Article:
Gore Vidal again, Greek this time
In the Toole Papers, Faust's bibliography of Toole's library includes Gore Vidal's Thirsty Evil (see Evidence of Influences version 2.0, page 42). That short story collection was discussed in Thesis #3. In this thesis, I want to draw attention to the story called "The Ladies in the Library." According to Robert Phillips essay called "Gore Vidal's Greek Revival" (Notes on Modern American Literature, 6, no. 1, item 3), Gore's story is a comtemporary version of Virgil's Aeneid. The Parker sisters are in fact the Parcae, or the Fates. Walter's sister "Sybil is the Cumaean Sibyl who guided Aeneas in his descent to the underground" (1). Phillips explains why a contemporary author would write such a modern allegory: "The parallels raise the story from the particular to the universal, and the story becomes not only that of the misfortune of Walter Bragnet, or of Aeneas, but of all men" (2).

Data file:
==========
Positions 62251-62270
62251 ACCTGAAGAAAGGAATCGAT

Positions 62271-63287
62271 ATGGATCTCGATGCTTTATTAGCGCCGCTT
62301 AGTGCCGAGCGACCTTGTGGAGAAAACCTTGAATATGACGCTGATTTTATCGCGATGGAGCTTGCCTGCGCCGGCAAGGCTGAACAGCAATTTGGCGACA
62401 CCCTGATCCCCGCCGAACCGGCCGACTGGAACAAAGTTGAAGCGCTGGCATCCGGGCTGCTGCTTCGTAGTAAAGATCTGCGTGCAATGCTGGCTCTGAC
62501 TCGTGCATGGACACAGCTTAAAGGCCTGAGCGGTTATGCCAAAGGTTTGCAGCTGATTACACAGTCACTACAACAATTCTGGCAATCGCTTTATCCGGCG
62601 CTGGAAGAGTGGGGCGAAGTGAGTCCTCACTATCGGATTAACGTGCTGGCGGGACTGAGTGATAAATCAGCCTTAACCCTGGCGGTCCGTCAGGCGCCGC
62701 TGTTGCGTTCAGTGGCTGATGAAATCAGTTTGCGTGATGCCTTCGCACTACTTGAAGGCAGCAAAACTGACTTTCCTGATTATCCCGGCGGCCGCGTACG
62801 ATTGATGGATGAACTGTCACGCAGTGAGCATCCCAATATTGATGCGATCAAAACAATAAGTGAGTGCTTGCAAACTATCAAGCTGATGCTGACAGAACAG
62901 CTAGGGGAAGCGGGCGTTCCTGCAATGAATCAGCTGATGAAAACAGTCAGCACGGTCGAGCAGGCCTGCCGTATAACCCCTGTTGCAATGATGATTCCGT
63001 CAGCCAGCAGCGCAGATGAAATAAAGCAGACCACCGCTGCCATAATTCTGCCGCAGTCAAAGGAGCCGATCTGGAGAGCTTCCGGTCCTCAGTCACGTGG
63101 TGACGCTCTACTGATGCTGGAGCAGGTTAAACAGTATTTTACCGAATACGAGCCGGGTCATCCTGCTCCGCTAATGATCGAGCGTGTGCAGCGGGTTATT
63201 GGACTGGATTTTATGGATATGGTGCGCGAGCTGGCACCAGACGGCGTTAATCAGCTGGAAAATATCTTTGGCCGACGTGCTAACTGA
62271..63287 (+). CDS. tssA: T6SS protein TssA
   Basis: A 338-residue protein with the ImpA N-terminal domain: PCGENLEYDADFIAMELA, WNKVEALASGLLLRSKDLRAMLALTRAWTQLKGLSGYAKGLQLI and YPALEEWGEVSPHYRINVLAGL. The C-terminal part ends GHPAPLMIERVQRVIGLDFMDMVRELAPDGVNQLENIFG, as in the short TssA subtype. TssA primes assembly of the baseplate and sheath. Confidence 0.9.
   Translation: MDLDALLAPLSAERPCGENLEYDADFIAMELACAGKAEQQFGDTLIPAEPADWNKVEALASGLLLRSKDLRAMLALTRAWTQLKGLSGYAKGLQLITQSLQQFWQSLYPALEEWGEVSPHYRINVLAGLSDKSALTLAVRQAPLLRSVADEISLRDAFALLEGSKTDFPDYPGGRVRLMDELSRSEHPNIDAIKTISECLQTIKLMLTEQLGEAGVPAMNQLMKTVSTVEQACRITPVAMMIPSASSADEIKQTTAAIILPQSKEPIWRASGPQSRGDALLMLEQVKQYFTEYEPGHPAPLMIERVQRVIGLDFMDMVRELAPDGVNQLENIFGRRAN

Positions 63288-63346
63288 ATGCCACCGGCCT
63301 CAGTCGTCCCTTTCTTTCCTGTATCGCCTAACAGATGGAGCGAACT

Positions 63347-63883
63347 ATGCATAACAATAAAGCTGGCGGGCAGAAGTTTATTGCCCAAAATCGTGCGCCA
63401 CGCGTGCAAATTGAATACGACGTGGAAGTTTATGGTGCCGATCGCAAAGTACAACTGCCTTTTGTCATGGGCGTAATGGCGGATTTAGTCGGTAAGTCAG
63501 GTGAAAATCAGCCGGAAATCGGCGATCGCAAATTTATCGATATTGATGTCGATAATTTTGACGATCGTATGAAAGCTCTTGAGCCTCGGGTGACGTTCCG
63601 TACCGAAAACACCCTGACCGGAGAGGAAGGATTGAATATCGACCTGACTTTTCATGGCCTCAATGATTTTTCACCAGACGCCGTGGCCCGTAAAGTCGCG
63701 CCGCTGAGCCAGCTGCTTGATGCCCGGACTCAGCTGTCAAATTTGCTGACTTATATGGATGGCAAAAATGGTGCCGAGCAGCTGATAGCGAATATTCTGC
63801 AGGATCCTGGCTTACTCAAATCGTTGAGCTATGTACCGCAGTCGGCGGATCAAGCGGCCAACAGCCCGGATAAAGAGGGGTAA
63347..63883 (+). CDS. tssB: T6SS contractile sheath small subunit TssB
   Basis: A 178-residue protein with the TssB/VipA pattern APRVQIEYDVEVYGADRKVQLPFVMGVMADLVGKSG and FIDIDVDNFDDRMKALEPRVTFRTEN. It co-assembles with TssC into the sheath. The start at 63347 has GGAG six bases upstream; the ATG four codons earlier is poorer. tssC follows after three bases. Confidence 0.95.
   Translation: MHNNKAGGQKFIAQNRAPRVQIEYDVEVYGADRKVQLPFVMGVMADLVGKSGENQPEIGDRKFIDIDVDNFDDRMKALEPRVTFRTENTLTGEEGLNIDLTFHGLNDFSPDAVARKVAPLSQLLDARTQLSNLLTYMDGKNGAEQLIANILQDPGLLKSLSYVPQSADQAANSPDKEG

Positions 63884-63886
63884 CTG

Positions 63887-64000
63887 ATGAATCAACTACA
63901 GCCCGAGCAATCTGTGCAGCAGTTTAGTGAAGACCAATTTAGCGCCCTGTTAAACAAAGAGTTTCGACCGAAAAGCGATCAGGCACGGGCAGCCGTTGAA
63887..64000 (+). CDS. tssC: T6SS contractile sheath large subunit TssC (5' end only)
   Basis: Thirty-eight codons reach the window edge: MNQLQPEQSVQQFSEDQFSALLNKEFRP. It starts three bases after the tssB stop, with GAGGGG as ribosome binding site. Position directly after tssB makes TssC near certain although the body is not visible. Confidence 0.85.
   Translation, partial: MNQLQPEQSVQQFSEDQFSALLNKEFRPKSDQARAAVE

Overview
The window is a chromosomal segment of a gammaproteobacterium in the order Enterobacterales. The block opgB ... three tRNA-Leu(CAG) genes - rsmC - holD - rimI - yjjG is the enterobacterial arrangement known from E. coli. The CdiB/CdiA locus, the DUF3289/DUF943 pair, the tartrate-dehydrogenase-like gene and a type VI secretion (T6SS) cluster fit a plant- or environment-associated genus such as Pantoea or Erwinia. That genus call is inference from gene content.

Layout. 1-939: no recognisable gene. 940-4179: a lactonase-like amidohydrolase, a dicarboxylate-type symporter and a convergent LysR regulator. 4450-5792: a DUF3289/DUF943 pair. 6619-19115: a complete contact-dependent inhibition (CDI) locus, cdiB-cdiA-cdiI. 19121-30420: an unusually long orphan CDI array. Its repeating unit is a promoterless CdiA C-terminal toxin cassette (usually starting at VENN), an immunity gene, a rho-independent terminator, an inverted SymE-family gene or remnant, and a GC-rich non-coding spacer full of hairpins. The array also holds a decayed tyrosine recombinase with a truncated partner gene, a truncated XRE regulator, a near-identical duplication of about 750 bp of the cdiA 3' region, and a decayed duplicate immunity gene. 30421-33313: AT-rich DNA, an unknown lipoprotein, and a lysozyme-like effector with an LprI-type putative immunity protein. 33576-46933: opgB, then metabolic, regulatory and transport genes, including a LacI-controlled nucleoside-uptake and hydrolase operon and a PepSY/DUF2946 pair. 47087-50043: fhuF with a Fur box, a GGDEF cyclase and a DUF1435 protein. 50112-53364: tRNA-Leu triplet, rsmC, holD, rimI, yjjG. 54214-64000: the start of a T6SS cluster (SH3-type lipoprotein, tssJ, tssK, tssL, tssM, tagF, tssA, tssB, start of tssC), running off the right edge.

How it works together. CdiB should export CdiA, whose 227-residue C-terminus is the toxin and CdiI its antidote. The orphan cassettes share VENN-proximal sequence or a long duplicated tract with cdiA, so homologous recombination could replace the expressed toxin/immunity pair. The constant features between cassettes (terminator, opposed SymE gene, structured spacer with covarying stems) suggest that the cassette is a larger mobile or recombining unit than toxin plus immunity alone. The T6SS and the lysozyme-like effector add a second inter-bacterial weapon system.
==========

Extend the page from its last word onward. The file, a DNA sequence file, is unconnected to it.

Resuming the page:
As I have argued in Evidence of Influences, Ignatius displays Saturnine qualities, both in his role as an agent of disorder and in his role as a Saturnalian Lord or Misrule.
Thesis: Compare Toole's use of classical symbolism to Gore's use of the same. Was Toole motivated by the need to distill the universal into the particular, as Phillips claims Gore was, or by some other motivation?